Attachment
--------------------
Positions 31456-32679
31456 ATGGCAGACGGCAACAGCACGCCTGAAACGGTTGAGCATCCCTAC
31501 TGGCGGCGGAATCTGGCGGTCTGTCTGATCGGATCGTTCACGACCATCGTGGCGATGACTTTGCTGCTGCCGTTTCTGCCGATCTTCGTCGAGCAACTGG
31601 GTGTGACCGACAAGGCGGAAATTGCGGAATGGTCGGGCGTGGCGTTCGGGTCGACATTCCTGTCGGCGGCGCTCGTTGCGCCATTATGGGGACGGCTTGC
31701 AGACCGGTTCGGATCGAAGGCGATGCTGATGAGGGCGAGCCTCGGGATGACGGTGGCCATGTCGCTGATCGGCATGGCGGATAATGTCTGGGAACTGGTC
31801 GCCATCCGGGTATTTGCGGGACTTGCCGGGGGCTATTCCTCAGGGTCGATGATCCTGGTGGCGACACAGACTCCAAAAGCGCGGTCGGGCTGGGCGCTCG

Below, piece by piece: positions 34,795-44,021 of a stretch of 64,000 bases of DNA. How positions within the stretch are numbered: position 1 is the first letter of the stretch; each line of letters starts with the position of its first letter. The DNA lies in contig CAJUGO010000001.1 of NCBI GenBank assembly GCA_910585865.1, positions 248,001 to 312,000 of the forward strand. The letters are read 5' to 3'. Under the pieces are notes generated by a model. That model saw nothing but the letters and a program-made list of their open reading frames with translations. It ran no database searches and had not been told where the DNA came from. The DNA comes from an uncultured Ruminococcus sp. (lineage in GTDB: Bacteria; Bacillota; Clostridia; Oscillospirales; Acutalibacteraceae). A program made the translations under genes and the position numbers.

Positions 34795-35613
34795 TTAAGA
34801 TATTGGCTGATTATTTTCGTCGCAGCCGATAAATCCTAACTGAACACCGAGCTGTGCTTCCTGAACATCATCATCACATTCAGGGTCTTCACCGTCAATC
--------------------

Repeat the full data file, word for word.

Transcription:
Positions 31456-32679
31456 ATGGCAGACGGCAACAGCACGCCTGAAACGGTTGAGCATCCCTAC
31501 TGGCGGCGGAATCTGGCGGTCTGTCTGATCGGATCGTTCACGACCATCGTGGCGATGACTTTGCTGCTGCCGTTTCTGCCGATCTTCGTCGAGCAACTGG
31601 GTGTGACCGACAAGGCGGAAATTGCGGAATGGTCGGGCGTGGCGTTCGGGTCGACATTCCTGTCGGCGGCGCTCGTTGCGCCATTATGGGGACGGCTTGC
31701 AGACCGGTTCGGATCGAAGGCGATGCTGATGAGGGCGAGCCTCGGGATGACGGTGGCCATGTCGCTGATCGGCATGGCGGATAATGTCTGGGAACTGGTC
31801 GCCATCCGGGTATTTGCGGGACTTGCCGGGGGCTATTCCTCAGGGTCGATGATCCTGGTGGCGACACAGACTCCAAAAGCGCGGTCGGGCTGGGCGCTCG

Below, piece by piece: positions 34,795-44,021 of a stretch of 64,000 bases of DNA. How positions within the stretch are numbered: position 1 is the first letter of the stretch; each line of letters starts with the position of its first letter. The DNA lies in contig CAJUGO010000001.1 of NCBI GenBank assembly GCA_910585865.1, positions 248,001 to 312,000 of the forward strand. The letters are read 5' to 3'. Under the pieces are notes generated by a model. That model saw nothing but the letters and a program-made list of their open reading frames with translations. It ran no database searches and had not been told where the DNA came from. The DNA comes from an uncultured Ruminococcus sp. (lineage in GTDB: Bacteria; Bacillota; Clostridia; Oscillospirales; Acutalibacteraceae). A program made the translations under genes and the position numbers.

Positions 34795-35613
34795 TTAAGA
34801 TATTGGCTGATTATTTTCGTCGCAGCCGATAAATCCTAACTGAACACCGAGCTGTGCTTCCTGAACATCATCATCACATTCAGGGTCTTCACCGTCAATC